The commentariat is going yet another round on Amtrak, in advance of provisions of the Passenger Rail Investment and Improvement Act of 2008 (PRIIA) taking effect this year. This time, it’s Henry Grabar in the Atlantic Cities (with the linkbait title “How Amtrak Could Become a Robust, Profitable Enterprise”), highlighting the difference between what is painted as “Good Amtrak”, which is made up of the routes under 750 miles that are subject to PRIIA’s state funding requirements, and the “Bad Amtrak” of long distance services of the National Network, which Amtrak has a political mandate to run. The short haul services, it is alleged, made a $46 million operating profit, while the long distance trains lost $597 million.

The problem — and in Grabar’s defence, it’s an easy mistake to make in going through the accountantese of Amtrak’s financial statements — is that the table he is reading (and republishing) is not the actual financial performance of these routes. Instead, it is the table of financial performance after state subsidies to routes that receive them. In truth, the only short haul routes that cover their own operating costs are Acela Express, Northeast Regional Boston-Washington, Northeast Regional Washington-Lynchburg, VA, Northeast Regional Washington-Richmond-Hampton Roads, VA, and Carolinian. The rest are either currently state subsidised (like the Chicago-St. Louis Lincoln Service, about to be state-subsidised under the terms of PRIIA (like the New York-Albany Empire Service, or are in imminent danger of discontinuation (two routes: the Chicago-Indianapolis Hoosier State, and, very close to home, the NYC-Philadelphia-Pittsburgh Pennsylvanian).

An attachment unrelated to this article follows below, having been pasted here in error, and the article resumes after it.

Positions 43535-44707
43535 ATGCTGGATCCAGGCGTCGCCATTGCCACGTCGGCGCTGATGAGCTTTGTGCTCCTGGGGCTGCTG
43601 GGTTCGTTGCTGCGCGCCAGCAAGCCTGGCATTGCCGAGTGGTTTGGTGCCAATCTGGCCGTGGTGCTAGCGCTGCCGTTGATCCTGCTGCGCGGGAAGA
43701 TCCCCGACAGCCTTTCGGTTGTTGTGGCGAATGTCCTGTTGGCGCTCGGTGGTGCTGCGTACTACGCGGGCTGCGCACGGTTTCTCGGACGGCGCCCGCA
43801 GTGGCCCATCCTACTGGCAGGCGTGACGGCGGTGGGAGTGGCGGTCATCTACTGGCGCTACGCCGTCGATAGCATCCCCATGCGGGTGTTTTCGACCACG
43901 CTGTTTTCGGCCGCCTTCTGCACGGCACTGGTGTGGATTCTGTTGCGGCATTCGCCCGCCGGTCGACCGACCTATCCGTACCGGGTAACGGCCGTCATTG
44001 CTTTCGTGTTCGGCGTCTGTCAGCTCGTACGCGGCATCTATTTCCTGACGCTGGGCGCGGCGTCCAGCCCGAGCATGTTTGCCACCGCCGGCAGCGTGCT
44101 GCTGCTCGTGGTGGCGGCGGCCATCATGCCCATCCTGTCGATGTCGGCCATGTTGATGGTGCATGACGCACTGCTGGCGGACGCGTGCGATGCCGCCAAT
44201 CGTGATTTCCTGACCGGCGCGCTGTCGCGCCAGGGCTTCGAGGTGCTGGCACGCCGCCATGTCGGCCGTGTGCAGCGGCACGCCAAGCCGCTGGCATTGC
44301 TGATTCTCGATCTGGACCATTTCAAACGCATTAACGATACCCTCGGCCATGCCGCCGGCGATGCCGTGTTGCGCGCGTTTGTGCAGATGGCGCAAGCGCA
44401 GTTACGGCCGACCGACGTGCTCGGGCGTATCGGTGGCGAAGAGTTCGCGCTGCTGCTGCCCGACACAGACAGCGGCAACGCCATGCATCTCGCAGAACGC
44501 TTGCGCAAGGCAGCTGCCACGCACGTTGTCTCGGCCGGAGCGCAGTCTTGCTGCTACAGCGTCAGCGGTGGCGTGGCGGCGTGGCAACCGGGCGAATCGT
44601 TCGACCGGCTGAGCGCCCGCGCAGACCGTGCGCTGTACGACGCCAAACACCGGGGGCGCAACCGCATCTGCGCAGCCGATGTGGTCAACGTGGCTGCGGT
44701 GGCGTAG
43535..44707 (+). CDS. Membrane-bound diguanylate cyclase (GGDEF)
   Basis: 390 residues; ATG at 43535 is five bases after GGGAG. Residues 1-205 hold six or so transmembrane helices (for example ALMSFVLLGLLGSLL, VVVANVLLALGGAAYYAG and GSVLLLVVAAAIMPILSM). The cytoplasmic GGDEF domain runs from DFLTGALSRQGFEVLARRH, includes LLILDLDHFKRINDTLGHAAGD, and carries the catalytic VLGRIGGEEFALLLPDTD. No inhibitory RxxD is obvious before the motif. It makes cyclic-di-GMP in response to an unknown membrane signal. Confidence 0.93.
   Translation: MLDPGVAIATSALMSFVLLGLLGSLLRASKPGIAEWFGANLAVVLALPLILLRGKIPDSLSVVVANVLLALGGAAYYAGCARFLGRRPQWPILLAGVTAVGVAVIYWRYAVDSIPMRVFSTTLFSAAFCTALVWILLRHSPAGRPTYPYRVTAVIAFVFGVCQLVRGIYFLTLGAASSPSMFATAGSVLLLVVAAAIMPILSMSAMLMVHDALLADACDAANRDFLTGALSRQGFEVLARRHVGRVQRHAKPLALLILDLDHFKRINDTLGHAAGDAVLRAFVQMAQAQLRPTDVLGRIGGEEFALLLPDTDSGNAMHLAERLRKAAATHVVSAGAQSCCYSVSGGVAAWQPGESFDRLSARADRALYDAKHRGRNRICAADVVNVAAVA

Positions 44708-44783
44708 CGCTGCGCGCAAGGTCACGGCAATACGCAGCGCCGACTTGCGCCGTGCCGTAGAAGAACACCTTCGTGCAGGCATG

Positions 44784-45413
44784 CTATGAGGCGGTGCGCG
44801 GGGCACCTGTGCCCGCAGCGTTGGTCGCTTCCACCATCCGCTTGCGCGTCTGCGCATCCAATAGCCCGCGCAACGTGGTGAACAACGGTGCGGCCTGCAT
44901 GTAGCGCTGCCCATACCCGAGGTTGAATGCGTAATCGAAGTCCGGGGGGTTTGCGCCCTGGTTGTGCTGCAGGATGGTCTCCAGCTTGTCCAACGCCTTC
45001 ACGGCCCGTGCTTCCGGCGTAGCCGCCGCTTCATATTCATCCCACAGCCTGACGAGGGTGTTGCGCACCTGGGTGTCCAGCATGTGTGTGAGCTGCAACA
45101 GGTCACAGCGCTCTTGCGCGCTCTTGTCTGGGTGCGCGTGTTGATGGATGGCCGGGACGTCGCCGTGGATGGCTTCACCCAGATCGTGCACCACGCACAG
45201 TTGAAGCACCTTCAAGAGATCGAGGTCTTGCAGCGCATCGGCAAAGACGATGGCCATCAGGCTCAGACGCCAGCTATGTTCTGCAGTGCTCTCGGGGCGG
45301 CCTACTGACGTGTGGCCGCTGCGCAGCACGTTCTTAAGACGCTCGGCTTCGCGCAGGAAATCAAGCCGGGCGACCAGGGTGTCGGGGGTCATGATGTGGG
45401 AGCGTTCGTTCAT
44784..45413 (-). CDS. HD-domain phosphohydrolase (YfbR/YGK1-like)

Meanwhile, the long distance services don’t do quite so badly. While the point that they only make up 15% of total ridership is well taken, most routes have seen serious financial performance improvements in recent years, and many could do even better, but are stuck against Amtrak’s rolling stock shortage, a recent problem that is slowly being addressed, but not fast enough to lift some of the best-performing National Network trains, like the NYC-Chicago Lake Shore Limited and the NYC-Florida Silver Service, into black ink. There is fierce debate in railroading circles as to whether Amtrak’s rolling stock shortage will become acute before it’s addressed by new car orders currently in process. And of course, Amtrak’s best-performing route in dollars per train-mile is the sui generis, long distance Auto Train. Grabar never mentions it.

The larger point here is that the reduction of Amtrak into Good Corridors and Bad Long Distance is, well, reductionist. The most successful corridors are the densest segments of long-distance routes, and the most successful long distance routes overlap with the corridors. Both sides contribute to Amtrak’s impressive ridership growth. They may serve different markets and different purposes, but they reuse quite a lot of physical and human capital between them, and it makes no sense whatsoever to sacrifice one to “save” the other.